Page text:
Thursday, 18 February 2021
If there's a silver lining to the COVID-19 pandemic, it surely must be that the west is finally waking up to the true nature of the communist regime in China. For far too long many people in the West—indeed, in this country—naively believed that China was no longer communist and was on some pathway to a form of liberal democracy. That illusion has been shattered particularly in relation to the ongoing cover-up of COVID-19.
I want to refer to two books which are required reading these days for members of the Chinese Communist Party and should be required reading for policymakers in the West. They're the latest of Xi Jinping's books, published in November and December last year. The first book is titled On the Party's Propaganda and Ideological Work, which collects about 52 of his speeches and writings over a number of years. He insists:
China is red, and this color cannot be diluted. It is necessary to tell the stories of the party, the revolution, the origin, the stories of heroes and martyrs, strengthen revolutionary tradition education, patriotic education, and youth ideological and moral education, and carry on the red gene to ensure that the red country will never change its color.
To contrast one of his and the Chinese regime's grievances against Australia, that our media carries unfriendly reports from time to time about China, he insists that the media 'must firmly adhere to the principle of party spirit, firmly adhere to the Marxist outlook on news, firmly adhere to the principle of correct orientation of public opinion, and firmly promote positive publicity of the party'. One only has to read the mouthpiece of the CCP, the Global Times, against the West, to see what that means in practice from the Chinese perspective. He insists that the Chinese people 'must continue to accept the nourishment of Marxist philosophical wisdom, and more consciously adhere to and apply the dialectical materialist world outlook and methodology'. Doubling down, President Xi Jinping demands that the 'Chinese communists still have to learn and practice Marxism, and continuously draw scientific wisdom and theoretical strength from it'.
His second book was published just before Christmas and it's titled, On Persistence in Comprehensively Governing the Country According to Law. It's again a collection of speeches over about five or six years. But President Xi Jinping's conception of the rule of law bears no resemblance to its Western counterpart. As we know, it's one of the foundations of democracy in countries like Australia. Although there are different interpretations of what is encapsulated in it, there are some common understandings, such as that government operates under the law, that there are effective procedures to ensure it does, that courts are independent and impartial, and that natural justice and equality before the law are maintained. Central democracy is the idea that power corrupts. As James Madison wrote in 'Federalist Paper No. 51':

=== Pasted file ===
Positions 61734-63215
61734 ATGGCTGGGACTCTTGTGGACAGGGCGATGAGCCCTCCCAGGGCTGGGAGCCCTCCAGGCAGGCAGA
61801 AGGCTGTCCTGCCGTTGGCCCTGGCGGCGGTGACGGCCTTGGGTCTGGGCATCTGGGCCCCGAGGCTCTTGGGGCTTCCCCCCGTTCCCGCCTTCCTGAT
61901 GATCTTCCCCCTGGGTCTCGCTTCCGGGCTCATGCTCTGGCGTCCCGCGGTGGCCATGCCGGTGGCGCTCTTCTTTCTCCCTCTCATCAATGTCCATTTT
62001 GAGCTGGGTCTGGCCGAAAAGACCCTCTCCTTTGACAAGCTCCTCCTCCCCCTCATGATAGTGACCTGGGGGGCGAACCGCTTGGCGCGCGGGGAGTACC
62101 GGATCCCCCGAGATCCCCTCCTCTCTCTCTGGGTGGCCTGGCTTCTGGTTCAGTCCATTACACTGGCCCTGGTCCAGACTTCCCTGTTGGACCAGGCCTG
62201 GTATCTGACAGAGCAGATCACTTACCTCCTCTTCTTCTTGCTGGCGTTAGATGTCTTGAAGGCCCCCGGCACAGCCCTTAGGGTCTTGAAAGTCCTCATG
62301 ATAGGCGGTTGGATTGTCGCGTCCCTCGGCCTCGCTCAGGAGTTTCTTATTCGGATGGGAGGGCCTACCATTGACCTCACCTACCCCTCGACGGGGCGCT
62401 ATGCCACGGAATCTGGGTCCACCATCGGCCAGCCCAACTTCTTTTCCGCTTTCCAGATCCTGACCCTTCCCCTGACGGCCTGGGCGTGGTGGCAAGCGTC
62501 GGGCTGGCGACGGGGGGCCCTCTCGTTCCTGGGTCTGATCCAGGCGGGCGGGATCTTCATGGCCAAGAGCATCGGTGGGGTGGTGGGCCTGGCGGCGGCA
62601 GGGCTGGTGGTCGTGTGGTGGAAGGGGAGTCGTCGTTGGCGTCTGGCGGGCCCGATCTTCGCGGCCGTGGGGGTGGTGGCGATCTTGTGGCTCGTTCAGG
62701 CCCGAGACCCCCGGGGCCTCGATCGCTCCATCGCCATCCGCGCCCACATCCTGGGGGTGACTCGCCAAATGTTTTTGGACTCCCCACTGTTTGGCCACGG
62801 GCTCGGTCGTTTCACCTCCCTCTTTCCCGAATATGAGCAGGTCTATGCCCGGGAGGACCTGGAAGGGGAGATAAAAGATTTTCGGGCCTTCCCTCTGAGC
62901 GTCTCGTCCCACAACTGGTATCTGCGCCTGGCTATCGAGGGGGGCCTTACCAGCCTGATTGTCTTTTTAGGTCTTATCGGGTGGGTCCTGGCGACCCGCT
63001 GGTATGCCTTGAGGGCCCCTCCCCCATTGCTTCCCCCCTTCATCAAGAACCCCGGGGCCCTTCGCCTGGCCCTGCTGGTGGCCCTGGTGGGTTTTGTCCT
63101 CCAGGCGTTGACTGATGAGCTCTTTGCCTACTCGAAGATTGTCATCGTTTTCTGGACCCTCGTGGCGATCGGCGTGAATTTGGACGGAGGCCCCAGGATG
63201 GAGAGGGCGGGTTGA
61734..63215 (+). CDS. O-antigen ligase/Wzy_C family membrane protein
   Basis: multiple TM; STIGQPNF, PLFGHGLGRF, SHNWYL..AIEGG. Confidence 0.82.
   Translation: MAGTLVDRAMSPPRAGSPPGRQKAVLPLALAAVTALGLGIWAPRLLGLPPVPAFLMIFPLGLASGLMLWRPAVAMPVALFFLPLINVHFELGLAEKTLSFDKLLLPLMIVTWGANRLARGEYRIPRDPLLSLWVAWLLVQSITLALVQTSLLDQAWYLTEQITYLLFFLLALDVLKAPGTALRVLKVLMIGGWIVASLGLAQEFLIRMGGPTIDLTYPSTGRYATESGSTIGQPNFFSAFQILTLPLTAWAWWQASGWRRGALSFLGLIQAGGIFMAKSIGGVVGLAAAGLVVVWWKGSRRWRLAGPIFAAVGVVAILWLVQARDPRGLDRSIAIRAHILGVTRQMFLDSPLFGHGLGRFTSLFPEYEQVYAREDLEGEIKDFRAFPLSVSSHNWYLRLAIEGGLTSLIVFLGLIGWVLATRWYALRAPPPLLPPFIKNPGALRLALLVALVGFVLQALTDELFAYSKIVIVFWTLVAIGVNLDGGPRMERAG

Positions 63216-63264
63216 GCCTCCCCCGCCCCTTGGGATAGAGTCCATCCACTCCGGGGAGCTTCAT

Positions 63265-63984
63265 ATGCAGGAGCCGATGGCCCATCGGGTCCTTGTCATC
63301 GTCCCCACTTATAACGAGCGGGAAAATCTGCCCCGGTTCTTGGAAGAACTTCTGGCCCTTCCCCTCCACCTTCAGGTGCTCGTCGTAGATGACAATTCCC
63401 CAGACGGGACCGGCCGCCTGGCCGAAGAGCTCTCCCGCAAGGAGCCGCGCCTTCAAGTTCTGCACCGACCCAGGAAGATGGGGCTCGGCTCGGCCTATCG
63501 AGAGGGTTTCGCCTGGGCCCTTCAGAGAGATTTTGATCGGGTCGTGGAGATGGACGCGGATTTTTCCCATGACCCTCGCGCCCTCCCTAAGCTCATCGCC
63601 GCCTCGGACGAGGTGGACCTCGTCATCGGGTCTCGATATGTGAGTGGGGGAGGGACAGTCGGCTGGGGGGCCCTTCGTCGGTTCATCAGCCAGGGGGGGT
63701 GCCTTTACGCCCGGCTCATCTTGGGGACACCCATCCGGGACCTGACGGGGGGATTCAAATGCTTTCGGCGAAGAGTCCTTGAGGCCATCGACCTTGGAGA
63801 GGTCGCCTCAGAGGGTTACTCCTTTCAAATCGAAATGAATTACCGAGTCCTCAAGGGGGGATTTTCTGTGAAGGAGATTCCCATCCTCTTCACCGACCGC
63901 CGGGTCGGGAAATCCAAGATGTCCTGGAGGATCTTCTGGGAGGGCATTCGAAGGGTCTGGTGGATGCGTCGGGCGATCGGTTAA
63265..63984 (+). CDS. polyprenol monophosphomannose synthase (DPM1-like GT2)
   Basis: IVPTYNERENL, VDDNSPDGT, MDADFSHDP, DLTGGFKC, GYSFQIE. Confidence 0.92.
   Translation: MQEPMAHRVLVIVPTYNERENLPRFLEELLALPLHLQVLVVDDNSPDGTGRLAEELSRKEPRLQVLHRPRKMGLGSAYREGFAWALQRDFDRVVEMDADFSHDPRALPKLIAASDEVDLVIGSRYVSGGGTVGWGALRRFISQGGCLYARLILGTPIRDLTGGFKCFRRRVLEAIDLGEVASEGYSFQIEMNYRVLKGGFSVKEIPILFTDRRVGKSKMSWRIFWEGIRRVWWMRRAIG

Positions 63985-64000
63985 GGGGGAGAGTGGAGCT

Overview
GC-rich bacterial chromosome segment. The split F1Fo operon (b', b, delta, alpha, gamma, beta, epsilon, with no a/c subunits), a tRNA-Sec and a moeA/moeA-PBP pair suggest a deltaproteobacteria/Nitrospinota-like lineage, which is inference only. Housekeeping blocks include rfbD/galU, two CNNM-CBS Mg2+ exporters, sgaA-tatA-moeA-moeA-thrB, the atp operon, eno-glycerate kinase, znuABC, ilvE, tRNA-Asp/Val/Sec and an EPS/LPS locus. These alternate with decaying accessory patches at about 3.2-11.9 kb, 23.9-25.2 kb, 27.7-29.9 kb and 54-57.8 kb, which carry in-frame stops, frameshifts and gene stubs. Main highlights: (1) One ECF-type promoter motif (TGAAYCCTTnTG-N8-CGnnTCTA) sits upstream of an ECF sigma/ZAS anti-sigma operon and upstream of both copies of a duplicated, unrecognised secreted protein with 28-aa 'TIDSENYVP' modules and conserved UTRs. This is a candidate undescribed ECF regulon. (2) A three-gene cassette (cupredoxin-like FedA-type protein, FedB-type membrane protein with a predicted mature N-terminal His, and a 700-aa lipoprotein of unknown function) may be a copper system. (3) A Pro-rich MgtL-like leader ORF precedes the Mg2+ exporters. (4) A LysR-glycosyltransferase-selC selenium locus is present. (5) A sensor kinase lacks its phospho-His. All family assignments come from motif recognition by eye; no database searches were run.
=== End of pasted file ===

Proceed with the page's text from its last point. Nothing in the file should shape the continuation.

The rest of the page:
... the great security against a gradual concentration of the several powers in the same department, consists in giving to those who administer each department, the necessary constitutional means, and personal motives, to resist encroachments of the others.
This concept, which is common in the West, and, as I say, underpins our democracy, is completely rejected by Xi, who uses the concept of law to concentrate power in the hands of the CCP. In various speeches set out in the book, he applies his principle to every person and institution involved with the law, from police and regulatory authorities to lawyers, judges and courts. Understanding Xi's communist ideology is therefore critical in the West. It explains his regime's abuse of human rights, his willingness to ignore international arrangements and his disregard for formal agreements. It's why China, for example, blatantly disregards its obligations as a member of the World Trade Organisation and in free trade agreements.
Not only does President Xi Jinping insist that the law should be subject to the party; he says that international law should also be subject to the same dictates. Those who believe that China's on a path to greater political freedom should take notice of a remark he made at a conference on the rule of law in November, in which he said that he wants this Marxist model about the rule of law applied universally—not just in China but throughout the world. As early as 2014, he spoke of constructing international playgrounds and creating the rules for the games played in them. Unfortunately, he wasn't referring to some sporting contest; his goal, despite the fancy references to scientific socialism with Chinese characteristics, is that his ideology would be applied right around the world. One application of this we see right now in Hong Kong, where the rule of law, according to Carrie Lam, is subject to the dictates of the Communist Party, and we know what's happening, tragically, in that country.